The hilarity that would ensue would be enormous. I would savour the discomfort arising from the usual professional liars for doctrine, as a result of such a discovery, more than I would savour a 1945 Chateau Mouton Rothschild, or the sexual favours of Scarlett Johanssen. For me, stuffing it to the creotards in such an inescapable manner, would be fucking ecstasy.
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Re: Which undiscovered scientific theory do you look forward to?

#6  Postby zulumoose » Oct 10, 2014 7:57 pm

What is to stop them just saying that it proves gawd has carried out a separate act of creation, perhaps a prototype, after all he "works in mysterious ways".
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Re: Which undiscovered scientific theory do you look forward to?

#7  Postby kennyc » Oct 10, 2014 9:04 pm

I agree that a cognitive science understanding of the brain is important, but I think we are well on the way to that, it's a long road though.

Here's my bucket list:
- unification of quantum gravity
- time travel.
- life that is demonstrably different than life on Earth (DNA-based) and/or
- detection of intelligent signals communication from an alien civilization
- conscious/intelligent computers
and here's my most 'far out' hope
- a true integration/unification of information with known physics. (along the lines of the O.P. - a materialistic theory of information that mathematically relates it to physics).

I'm sure there's more, but it's late on a friday....time for a beer. :)
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Re: Which undiscovered scientific theory do you look forward to?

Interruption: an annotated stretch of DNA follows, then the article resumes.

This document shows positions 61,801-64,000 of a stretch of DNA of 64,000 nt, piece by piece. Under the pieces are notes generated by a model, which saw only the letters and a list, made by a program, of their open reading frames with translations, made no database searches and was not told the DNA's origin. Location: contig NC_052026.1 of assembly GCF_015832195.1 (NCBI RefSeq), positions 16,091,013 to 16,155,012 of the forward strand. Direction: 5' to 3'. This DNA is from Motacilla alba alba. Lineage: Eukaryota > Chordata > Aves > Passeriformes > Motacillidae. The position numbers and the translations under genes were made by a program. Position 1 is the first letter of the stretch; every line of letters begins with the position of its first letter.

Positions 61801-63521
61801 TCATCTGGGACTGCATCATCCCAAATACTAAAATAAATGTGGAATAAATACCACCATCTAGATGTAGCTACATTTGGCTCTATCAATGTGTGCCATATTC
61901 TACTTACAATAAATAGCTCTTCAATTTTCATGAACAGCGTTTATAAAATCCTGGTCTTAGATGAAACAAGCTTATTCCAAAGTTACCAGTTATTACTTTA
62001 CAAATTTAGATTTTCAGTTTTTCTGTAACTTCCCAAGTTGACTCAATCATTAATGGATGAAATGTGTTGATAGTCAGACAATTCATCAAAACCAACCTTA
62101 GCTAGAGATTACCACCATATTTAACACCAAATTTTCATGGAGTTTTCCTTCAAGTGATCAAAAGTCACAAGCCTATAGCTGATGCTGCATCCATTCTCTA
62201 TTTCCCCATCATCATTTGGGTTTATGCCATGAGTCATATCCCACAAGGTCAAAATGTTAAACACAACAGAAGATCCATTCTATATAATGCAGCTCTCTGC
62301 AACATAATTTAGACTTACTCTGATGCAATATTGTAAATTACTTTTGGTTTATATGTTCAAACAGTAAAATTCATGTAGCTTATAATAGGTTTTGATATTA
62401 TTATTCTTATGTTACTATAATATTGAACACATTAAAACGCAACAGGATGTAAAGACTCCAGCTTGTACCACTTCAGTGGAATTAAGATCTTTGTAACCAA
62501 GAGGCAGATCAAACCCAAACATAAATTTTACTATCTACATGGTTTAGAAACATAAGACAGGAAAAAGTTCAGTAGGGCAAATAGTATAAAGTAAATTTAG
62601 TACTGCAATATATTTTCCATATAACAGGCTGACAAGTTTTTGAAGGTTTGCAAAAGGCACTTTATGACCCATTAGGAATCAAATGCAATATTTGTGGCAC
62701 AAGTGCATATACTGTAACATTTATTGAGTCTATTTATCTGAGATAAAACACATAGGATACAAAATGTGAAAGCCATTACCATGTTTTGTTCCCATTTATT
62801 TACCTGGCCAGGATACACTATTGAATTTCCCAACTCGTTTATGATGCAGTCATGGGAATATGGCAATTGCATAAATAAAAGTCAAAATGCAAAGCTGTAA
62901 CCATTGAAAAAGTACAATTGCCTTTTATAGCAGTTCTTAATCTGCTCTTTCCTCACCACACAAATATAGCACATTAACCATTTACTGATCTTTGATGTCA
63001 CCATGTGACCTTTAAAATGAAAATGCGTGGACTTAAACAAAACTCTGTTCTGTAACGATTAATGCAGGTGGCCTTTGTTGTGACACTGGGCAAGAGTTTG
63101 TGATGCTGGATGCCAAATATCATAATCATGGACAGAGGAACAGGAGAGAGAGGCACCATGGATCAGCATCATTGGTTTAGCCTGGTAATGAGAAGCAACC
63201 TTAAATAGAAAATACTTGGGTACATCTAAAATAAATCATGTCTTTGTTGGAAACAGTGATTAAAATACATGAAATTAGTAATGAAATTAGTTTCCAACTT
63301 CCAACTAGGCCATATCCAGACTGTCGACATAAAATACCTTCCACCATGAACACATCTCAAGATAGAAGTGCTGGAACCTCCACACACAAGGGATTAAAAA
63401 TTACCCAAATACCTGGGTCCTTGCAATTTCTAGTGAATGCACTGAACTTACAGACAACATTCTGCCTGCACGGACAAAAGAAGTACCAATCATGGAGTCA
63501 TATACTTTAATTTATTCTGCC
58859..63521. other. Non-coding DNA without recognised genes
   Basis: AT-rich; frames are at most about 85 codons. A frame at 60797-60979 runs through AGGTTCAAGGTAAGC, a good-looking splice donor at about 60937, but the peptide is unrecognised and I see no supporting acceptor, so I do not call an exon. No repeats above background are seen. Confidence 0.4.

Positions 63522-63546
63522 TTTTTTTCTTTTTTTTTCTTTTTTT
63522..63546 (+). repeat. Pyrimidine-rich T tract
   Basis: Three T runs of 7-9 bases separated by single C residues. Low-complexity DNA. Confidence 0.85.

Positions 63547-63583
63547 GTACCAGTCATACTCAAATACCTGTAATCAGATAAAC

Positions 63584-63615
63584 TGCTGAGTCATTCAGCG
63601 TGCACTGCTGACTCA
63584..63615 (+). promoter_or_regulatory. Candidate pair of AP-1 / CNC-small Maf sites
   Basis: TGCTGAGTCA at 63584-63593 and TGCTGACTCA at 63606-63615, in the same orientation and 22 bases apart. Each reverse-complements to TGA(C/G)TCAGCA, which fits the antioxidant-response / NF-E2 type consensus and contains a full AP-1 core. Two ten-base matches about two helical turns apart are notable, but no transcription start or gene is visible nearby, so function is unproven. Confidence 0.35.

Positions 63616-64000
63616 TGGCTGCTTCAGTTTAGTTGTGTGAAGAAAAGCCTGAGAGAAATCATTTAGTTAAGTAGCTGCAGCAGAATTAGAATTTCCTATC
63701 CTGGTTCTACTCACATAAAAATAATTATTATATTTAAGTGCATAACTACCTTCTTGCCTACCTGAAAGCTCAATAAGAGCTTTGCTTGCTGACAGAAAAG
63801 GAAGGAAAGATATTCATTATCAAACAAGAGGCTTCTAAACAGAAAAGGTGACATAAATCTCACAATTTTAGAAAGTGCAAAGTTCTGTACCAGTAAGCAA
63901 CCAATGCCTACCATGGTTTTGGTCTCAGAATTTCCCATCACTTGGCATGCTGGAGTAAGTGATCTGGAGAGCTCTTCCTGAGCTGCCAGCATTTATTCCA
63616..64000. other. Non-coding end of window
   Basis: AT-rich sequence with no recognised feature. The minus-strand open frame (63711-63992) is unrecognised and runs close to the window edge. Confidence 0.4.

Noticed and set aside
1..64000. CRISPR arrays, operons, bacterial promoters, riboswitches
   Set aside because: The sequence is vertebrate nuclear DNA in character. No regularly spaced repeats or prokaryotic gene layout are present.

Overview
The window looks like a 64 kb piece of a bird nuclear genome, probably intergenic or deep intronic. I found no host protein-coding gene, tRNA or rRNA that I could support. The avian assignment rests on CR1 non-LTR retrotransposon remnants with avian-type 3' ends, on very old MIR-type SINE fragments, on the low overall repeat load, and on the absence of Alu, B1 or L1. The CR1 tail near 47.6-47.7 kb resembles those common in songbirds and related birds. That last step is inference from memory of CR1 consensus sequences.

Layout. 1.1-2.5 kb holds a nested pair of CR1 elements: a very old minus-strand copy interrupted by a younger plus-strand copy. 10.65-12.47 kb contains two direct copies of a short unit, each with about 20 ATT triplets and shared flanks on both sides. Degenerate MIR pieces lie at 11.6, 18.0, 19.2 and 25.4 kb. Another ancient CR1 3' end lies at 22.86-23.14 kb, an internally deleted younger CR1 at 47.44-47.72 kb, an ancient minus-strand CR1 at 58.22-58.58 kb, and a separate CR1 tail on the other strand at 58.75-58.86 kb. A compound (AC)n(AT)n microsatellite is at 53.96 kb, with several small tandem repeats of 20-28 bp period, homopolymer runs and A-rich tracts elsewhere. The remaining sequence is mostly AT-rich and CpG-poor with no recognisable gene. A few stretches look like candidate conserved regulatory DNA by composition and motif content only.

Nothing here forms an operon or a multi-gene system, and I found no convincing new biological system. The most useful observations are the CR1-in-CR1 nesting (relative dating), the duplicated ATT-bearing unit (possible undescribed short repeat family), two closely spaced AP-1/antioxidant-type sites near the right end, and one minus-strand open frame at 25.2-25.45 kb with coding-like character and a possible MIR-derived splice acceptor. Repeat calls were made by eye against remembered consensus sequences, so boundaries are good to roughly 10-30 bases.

#8  Postby Boyle » Oct 10, 2014 10:31 pm

Calilasseia wrote:Not so much a theory, rather observational data, that would have me doing cartwheels, is the announcement of the discovery of an RNA world on Titan. At the moment, extremely unlikely, but boy, can you imagine the impact that would have? It would kill stone dead apologetics aimed at trying to rubbish abiogenesis at a stroke. I probably wouldn't be the only person enjoying the shits and giggles: practically every abiogenesis researcher on the planet would be high-fiving the NASA team responsible for the spacecraft that discovered this.

The hilarity that would ensue would be enormous. I would savour the discomfort arising from the usual professional liars for doctrine, as a result of such a discovery, more than I would savour a 1945 Chateau Mouton Rothschild, or the sexual favours of Scarlett Johanssen. For me, stuffing it to the creotards in such an inescapable manner, would be fucking ecstasy.

It would be awesome. The tears from Freep would be the best thing since the US election nights of 2008 and 2012.

For me, it would be consciousness transfer (to other brains) and just implanting neurological patterns into existing systems, e.g. data dump straight into a brain.

Also detecting dark matter would be nice, but I don't want that to happen for another, oh, 7 years.
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Re: Which undiscovered scientific theory do you look forward to?

#9  Postby Spinozasgalt » Oct 11, 2014 3:45 am

Moral realism.
When the straight and narrow gets a little too straight, roll up the joint.
Or don't. Just follow your arrow wherever it points.

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Re: Which undiscovered scientific theory do you look forward to?

#10  Postby quas » Oct 11, 2014 4:39 am

Time travel.